Following the flop of 7♠ 4♦ 8♦, Sylvain Siebert had raised to Antoine Berube´s post flop bet to 300,000 chips. Berube went into the tank for several minutes before making the call, and both players took their time to check through the 4♠ on the Turn. Following the 5♠ on the River, Siebert put in a bet of 1 million chips and after only 40 seconds of consideration, Lily Kiletto called the clock on Berube.
Berube was visibly annoyed by Kiletto´s action, and shoved his stack into the middle after a further 30 seconds. Siebert folded under the pressure of losing his tournament life; but after the hand Berube and Kiletto got into a heated discussion about why she called the clock so soon. Kiletto argued that Berube was taking too long over every decision and Jonathan Little defended Kiletto by saying “If you wouldn’t take so long for every small decision nobody would ever call the clock on you when you have a big decision.”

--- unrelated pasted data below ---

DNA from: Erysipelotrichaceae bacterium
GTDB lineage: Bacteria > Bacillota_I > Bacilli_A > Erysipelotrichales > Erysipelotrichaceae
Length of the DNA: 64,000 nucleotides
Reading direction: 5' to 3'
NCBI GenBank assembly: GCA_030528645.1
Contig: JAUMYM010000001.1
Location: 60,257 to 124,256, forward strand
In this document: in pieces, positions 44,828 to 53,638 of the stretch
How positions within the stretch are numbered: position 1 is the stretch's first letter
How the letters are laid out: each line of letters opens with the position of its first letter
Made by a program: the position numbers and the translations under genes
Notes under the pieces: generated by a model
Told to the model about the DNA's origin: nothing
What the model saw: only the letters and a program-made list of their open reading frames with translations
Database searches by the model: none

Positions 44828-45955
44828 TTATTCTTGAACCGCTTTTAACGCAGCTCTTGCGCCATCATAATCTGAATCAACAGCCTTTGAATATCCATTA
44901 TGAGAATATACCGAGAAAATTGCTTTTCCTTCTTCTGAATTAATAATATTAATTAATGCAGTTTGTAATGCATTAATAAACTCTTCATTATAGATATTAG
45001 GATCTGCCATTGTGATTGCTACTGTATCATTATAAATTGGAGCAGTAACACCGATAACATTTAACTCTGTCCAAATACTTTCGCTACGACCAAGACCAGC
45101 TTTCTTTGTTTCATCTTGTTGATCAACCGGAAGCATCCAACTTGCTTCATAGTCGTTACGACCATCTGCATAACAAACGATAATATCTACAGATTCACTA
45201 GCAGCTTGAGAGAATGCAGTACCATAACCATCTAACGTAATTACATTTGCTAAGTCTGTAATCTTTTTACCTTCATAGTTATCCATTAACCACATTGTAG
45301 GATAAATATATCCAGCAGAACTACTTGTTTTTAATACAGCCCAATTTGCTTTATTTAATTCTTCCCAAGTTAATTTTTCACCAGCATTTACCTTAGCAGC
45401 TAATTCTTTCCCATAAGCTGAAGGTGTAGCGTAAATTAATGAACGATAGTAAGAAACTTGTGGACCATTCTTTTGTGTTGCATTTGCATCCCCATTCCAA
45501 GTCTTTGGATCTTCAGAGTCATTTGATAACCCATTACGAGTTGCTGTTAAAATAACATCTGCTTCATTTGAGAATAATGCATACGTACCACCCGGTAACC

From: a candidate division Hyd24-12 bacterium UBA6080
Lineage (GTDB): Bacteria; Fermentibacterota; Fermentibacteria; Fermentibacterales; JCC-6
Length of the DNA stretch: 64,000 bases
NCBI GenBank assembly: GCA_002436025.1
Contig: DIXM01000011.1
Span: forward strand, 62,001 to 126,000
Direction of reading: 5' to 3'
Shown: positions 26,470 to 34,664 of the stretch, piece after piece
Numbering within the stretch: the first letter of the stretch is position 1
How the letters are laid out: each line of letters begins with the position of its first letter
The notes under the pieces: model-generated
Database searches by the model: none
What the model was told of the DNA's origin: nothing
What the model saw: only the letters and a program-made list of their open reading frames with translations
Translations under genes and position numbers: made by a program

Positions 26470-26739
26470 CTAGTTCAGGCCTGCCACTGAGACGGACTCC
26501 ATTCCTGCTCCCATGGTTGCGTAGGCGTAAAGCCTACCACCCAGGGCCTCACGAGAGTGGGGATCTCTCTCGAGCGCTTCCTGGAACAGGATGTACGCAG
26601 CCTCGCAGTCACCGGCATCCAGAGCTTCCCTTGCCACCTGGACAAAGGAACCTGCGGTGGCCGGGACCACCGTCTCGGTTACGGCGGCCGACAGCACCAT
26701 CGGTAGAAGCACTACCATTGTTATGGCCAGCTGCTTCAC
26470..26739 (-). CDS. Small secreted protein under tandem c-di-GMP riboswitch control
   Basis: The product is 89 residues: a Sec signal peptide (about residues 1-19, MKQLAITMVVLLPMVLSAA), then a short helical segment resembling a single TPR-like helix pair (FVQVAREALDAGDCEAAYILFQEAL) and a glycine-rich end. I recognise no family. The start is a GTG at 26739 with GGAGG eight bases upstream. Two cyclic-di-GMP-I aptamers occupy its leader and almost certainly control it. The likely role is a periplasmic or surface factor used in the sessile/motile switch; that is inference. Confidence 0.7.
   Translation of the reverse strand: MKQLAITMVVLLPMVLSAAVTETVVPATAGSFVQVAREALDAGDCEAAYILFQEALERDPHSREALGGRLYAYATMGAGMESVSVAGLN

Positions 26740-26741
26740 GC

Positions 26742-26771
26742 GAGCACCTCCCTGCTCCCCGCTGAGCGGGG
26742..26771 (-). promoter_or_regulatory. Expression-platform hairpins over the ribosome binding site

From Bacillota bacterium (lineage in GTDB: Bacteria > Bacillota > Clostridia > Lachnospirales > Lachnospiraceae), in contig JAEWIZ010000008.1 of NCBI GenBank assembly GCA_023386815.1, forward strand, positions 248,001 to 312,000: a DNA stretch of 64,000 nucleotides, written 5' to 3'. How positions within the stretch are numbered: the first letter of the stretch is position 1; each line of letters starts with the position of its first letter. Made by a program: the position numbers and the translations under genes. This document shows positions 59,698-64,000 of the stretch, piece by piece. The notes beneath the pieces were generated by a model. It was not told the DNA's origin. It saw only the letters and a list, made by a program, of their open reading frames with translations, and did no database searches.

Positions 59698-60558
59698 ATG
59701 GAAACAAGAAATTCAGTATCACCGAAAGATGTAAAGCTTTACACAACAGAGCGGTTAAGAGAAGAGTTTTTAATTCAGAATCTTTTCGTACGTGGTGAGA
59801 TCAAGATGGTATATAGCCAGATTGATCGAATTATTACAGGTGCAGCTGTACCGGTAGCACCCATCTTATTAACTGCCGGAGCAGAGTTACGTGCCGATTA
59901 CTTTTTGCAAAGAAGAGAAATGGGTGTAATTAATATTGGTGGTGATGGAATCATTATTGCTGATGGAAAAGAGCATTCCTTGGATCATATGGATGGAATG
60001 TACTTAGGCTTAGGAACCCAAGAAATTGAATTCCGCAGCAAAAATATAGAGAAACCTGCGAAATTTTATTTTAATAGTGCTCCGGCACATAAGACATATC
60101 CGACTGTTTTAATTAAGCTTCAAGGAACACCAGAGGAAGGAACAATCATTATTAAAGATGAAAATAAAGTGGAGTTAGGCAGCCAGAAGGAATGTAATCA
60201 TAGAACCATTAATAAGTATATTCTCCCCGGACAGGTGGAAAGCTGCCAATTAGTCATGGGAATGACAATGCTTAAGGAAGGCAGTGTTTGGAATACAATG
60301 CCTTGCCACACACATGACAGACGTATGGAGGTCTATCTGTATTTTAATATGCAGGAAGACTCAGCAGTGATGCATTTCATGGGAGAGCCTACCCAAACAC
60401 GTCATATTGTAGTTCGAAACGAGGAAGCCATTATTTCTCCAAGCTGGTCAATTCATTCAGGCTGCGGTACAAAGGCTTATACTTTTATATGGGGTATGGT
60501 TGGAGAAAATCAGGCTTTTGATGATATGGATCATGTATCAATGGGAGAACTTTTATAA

Players Stars to Fall and Siebert Starts Recovery
As players started to be eliminated from the WPT Montreal Main Event, the chip lead changed again. Marco Cannizzaro moved to the top of the leaderboard after busting out Hauke Gerde 7♦ 7♥ > K♣ J♣, and then extended his lead when his A♣ J♥ found an Ace on the flop to cripple Patrick Eskandar.
Sylvain Siebert eliminated Jonathan Little K♥ J♦ > K♦ 9♠ to improve his now average stack, and then came from behind with Q♥ 10♦ against Antoine Berube´s A♣ J♦ on a flop of 8♣ J♠ 6♥ when the Turn (10♥) and River (Q♠) gave him a runner-runner two pair. Cannizzaro lost the chip lead when his flopped Full House (Fours over Kings) was bested by Mukul Pahuja´s Kings over Nines and, as the field was reduced to thirteen players, Derrick Rosenbarger had moved back to the top of the leaderboard.
Aces are Good – But Bad Beats Abound
The ten-handed “unofficial” final table was set after three players had bust to pocket Aces. Antoine Berube thought long and hard (again) about calling Thomas Giorgi´s pre-flop shove with 4♣ 4♦ before turning over A♣ A♥, Ludovic Lacay bust David Paredes in twelfth A♣ A♠ > J♠ 10♥ and Sylvain Siebert rivered a Club flush with A♥ A♣ against Griffin Benger (7♣ 7♠) who had flopped a set of Sevens before moving all-in. Benger´s bad beat sent him to the rail in eleventh place, while Sylvain Siebert moved back to the top of the chip counts.